Covid-19 Politics

Opinion: The EU’s Vaccine Nationalism Is An Erratic Disaster

By Adam Bennett

Having listened to our readers’ feedback, this represents the first in a regular series of monthly Opinion pieces. Their content will not necessarily reflect the views of The International, only those of their authors.

“Britain will have to be made an example of – any recalcitrant government that steps outside the modus vivendi will be crushed. You are going against a combination of a bureaucracy in Brussels, and politicians who feel that the ground under their feet is increasingly brittle.”

Former Greek Finance Minister Yanis Varoufakis, speaking in 2017

It’s been nearly four years since Yanis Varoufakis made that statement. And yet, as tensions flare across the continent regarding the rollout of vaccines, it’s hard not to feel it echo through many of this week’s headlines.

The problem began when two drug manufacturers, AstraZencia and Pfizer, warned they would likely not be able to fulfill vaccine orders placed by the EU. According to Pfizer, this was due to ‘productivity’ issues at one of their plants in Belgium (an EU member state). Already lagging behind in its vaccine distrubution, the EU ruled that each of its member states had the power to block any vaccines made within their borders from being delivered to countries outside the bloc. Given that Pfizer and AstraZenica are currently manufacturing vaccines within the EU for countries such as Britain, the United States, and Australia, the move had potentially hostile ramifications.

But the EU didn’t stop there. Overring its own recently-signed Brexit agreement, the European Commission attempted to install border checks between Ireland and Northern Ireland. In its own words, this was to ensure that vaccines did not arrive in the UK. The decision prompted outcry – not least from the government of Ireland, who claimed not to have been consulted before the EU announced the decision. After hours of very public backlash, the EU backed down. There would be no border in Ireland after all.

Settling Old Scores?

It’s important to note that Britain was not the only country set to potentially suffer due to the EU’s erratic decision-making last week. Many countries are expecting to receive vaccine shipments from factories within the EU, and yet it’s difficult not to feel the move represented something of a message to London. When European officials refer to Northern Ireland as a ‘back door’ for vaccines getting into the UK, one can understand how the policy comes across as especially aggressive towards Britain.

Whatever the rights and wrongs of Britain’s Brexit vote, there is surely no excusing the EU’s desire to make an example of the country when the stakes are this high and lives are on the line. This is not a time to ensure misbehaving countries remain seated on the naughty step – this is a time for all nations to be working together in order to defeat a common enemy.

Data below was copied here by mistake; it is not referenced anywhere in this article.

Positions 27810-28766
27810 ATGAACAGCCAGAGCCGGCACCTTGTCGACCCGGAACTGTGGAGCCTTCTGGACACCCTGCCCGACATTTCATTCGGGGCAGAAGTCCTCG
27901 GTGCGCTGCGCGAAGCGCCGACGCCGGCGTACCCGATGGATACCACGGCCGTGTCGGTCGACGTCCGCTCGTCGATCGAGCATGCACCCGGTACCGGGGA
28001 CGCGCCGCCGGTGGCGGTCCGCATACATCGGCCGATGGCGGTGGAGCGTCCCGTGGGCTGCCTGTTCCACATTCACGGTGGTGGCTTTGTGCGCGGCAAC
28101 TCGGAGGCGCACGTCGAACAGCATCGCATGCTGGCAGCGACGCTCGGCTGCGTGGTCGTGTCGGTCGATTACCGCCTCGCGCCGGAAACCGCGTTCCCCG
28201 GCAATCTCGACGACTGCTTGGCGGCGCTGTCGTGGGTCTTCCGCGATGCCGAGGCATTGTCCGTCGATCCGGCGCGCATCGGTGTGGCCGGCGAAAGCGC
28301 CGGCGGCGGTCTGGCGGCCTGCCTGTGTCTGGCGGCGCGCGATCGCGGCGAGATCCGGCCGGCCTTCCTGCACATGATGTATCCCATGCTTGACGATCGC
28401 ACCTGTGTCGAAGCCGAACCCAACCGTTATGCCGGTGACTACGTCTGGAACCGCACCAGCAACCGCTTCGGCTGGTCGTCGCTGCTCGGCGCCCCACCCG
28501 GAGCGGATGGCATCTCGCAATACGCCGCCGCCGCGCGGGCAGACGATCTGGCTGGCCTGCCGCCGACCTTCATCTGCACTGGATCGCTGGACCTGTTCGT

A ‘Catastrophic Moral Failure’?

In the spirit of celebrating small victories, the EU’s reversal over the Northern Ireland border is a step in the right direction. But such a small step is scant progress when what is needed are giant leaps. The EU claims, perhaps fairly, that vaccine manufacturers are not making good on their promises. In fact, the commission took the unprecedented step of publishing the contract it signed with AstraZenica, presumably as part of a PR strategy to defend its protectionist approach to vaccines.

Despite the climb-down over Northern Ireland, the EU is still pursuing an isolationist and narrow-minded strategy for defeating the pandemic. The uncomfortable truth for the European Commission is that, to date, Britain has been executing its own vaccine rollout far more efficiently than any of its own member states. Given the recent history regarding the Brexit vote, it may well be that the EU leadership is feeling embarrassed by the uncomplimentary contrast with a country on their doorstep.

But embarrassment is a poor foundation on which to build policy. Speaking at this year’s virtual Davos, the director-general of the World Health Organisation, Dr. Tedros Adhanom Ghebreyesus, described the EU’s actions as a ‘catastrophic moral failure’. Mr. Ghebreyesus didn’t make those comments because he wants to see the EU fail, or because he wants to provide Britain with a reason to justify Brexit. He said it simply because it is true. A global pandemic cannot be defeated through isolationist policies. When it comes to infectious diseases, there is no such thing as an island – we are all connected.

Ending Vaccine Nationalism

The EU is not alone in resorting to ‘me-first’ nationalism during this crisis. Indeed, the British Conservative politician and former Northern Ireland secretary Julian Smith described the EU’s decision-making this week as ‘almost Trumpian’. It’s surprising that Mr. Smith managed to make those remarks with a straight face, given the leader of his own party and country held up Mr. Trump as an example of someone who could get a great Brexit deal with the EU. 

It’s a pity that ‘Trumpian’ politics appear to have outlasted their creator’s term in the White House. But they needn’t last any longer. In 1957, the European ‘Common Market’ was established. Its subsequent success stood as a testament to the values of internationalism, co-operation, and the courage to look at the world beyond your own borders. In 2021, it’s long past due that the EU reasserts those values. After all, if it doesn’t stand for them, it may not stand much longer at all.

Adam Bennett is the editor-in-chief of The InternationalYou can find him on Twitter here.

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